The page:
The Wrong Approach To A Lawless President

The House has passed a funding bill for U.S. intelligence services, and an amendment on this bill reaffirms that the FISA law should govern domestic collection of foreign intelligence. This is being reported as a set back for the Administration who wants legislation sent forward that expands Presidential authority to wiretap beyond current FISA allowances. Oddly enough, I contend that adding this amendment to the bill may really give a victory to the Bush administration.

Adding this amendment would allow the President to veto the bill, and in effect veto the FISA law. That is, unless his veto were over ridden which I do not believe can be done with any veto as the Congress currently stands. The President would be given the ability to veto a law which has already been passed, and never repealed.

I'm not sure that this nation has ever before witnessed such a procedure as is being undertaken by the Congress right now. The remedy given by the constitution for a President who refuses to abide by any law is impeachment, pure and simple. I think Congress may be making a substantial error by trying to address an instance of lawlessness by a President with an affirmation of the law in question. The FISA law was passed and signed, and never has been repealed. It is the law of the land, and affirming that is pointless, except to give the President the possibility of vetoing it by vetoing the bill that affirms it.

If Congress can not find the will to proceed with the constitutional remedy provided for a President who defiantly breaks the law and proclaims their intention to continue in the same way, I think they would be well served to not try to invent other ways to bring the President into line. They either fulfill their constitutional roles, or they don't, but trying to make it up as they go along is not a wise course. The founding fathers gave us the remedy for this particular situation, and not one of those founding fathers is around to give their advice on making up another way forward if the Congress can't be moved to take the right course of action in the first place.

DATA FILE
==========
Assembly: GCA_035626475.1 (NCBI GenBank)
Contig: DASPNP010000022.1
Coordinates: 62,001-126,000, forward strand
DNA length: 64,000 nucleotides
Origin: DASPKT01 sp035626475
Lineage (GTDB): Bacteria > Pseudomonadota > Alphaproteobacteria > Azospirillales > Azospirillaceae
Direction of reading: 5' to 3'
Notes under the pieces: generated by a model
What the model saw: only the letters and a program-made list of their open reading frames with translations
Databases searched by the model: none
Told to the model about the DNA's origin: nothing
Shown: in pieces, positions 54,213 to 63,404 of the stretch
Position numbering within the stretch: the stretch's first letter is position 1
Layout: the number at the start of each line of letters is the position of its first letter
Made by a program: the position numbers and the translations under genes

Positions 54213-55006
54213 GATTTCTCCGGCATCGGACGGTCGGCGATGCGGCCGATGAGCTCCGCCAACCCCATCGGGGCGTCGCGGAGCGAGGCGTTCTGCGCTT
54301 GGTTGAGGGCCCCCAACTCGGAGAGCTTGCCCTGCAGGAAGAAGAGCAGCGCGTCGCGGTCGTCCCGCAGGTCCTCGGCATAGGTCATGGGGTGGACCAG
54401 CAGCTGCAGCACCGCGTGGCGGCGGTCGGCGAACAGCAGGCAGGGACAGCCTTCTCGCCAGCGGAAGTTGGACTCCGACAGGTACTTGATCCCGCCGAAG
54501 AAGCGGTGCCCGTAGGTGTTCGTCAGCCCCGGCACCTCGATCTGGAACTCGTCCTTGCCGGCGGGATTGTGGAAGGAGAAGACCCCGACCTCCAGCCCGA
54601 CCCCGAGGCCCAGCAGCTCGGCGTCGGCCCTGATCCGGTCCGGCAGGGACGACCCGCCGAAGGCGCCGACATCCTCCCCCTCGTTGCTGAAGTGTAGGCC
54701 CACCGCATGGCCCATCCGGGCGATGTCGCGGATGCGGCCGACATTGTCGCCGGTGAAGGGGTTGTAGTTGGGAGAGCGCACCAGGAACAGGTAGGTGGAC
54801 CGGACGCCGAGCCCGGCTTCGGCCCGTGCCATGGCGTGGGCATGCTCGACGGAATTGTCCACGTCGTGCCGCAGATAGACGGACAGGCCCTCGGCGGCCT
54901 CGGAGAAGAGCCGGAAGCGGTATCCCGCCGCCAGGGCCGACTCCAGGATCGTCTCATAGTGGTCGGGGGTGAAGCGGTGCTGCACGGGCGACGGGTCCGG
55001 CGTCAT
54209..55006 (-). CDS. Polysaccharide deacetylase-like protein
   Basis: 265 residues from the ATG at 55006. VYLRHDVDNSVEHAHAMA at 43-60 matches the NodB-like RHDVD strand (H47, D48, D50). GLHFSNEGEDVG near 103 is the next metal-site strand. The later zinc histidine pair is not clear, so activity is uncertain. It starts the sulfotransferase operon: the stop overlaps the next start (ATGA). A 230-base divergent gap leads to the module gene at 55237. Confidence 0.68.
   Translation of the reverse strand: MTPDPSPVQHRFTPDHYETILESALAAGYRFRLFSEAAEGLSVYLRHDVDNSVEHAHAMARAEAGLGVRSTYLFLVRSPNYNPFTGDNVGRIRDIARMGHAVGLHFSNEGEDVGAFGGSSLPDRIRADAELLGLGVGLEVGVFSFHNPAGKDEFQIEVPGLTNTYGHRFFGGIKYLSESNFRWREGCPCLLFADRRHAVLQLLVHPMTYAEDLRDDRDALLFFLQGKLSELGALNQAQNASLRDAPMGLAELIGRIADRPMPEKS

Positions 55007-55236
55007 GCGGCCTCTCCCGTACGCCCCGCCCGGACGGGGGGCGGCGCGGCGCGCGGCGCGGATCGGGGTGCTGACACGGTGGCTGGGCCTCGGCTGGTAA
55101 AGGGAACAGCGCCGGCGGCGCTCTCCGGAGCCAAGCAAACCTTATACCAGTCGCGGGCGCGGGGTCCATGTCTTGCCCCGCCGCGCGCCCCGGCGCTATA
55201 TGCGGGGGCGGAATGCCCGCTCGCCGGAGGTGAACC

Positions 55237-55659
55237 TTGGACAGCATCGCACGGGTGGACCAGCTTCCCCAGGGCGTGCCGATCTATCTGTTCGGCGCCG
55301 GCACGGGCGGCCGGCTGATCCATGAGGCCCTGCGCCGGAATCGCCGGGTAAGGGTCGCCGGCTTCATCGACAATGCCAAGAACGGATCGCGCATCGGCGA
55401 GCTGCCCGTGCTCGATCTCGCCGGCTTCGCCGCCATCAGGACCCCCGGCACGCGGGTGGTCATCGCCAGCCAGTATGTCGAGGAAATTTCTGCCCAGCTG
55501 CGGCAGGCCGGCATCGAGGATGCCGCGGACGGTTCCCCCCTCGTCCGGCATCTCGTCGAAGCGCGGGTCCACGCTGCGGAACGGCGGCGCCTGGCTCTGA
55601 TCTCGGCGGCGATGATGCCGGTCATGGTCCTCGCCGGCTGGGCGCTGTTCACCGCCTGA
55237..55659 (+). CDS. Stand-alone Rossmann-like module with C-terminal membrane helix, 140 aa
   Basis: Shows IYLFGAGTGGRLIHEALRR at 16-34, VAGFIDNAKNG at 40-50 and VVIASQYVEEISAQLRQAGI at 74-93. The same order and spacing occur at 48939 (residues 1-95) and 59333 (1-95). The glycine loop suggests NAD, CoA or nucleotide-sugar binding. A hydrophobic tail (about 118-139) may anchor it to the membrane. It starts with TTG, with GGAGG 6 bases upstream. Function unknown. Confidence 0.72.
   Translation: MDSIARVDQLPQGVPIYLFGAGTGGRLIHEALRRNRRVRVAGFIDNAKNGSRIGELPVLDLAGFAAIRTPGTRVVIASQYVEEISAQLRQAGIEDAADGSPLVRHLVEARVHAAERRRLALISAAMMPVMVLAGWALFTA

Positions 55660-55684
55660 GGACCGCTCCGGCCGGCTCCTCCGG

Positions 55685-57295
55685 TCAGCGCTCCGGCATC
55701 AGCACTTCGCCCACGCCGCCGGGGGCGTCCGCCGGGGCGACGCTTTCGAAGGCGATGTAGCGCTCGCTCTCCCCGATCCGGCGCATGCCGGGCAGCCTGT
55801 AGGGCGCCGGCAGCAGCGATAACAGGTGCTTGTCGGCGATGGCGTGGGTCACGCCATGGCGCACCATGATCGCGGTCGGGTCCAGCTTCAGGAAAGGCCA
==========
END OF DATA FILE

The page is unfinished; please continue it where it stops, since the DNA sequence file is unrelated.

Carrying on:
The precedent being set in this entire affair is extremely damaging. Are future Presidents going to be able to declare their intention to simply defy a law they do not agree with, and have the Congress try to reaffirm that law with other legislation, which the offending President can then veto? This is a boneheaded precedent brought in response to the actions of a bone headed President, and not a practice which I want my generation of leaders to set for an example going forward.

Friday, May 18, 2007

Beyond the pale

The Congressional testimony about the hospital drama with then Secretary of Justice John Ashcroft being strong armed by the administration to approve the NSA spy program has gotten alot of attention. The drama might be straight out of Hollywood, but the real important story for this nation is what happened when the administration was foiled in getting the requested approval.

Bush certified the program, allowing it to continue even as the top officials in the Justice Department prepared to resign en masse. The President did give them the changes they required to stay in their jobs, but the program ran for an additional several weeks before those changes were agreed upon.

This means that the President allowed a program to continue even after he was explicitly told by the Justice Department, headed by John Ashcroft, that the program was unconstitutional. In searching for reactions to that particular aspect of the story, I found the following highly dubious claim in an article in the Washington Post:
[T]he president authorized the program the Justice lawyers had refused to certify as legally permissible, and it continued for a few weeks more, according to former deputy attorney general James B. Comey's careful testimony before the Senate Judiciary Committee. Under the Constitution, the president has the final authority in the executive branch to say what the law is.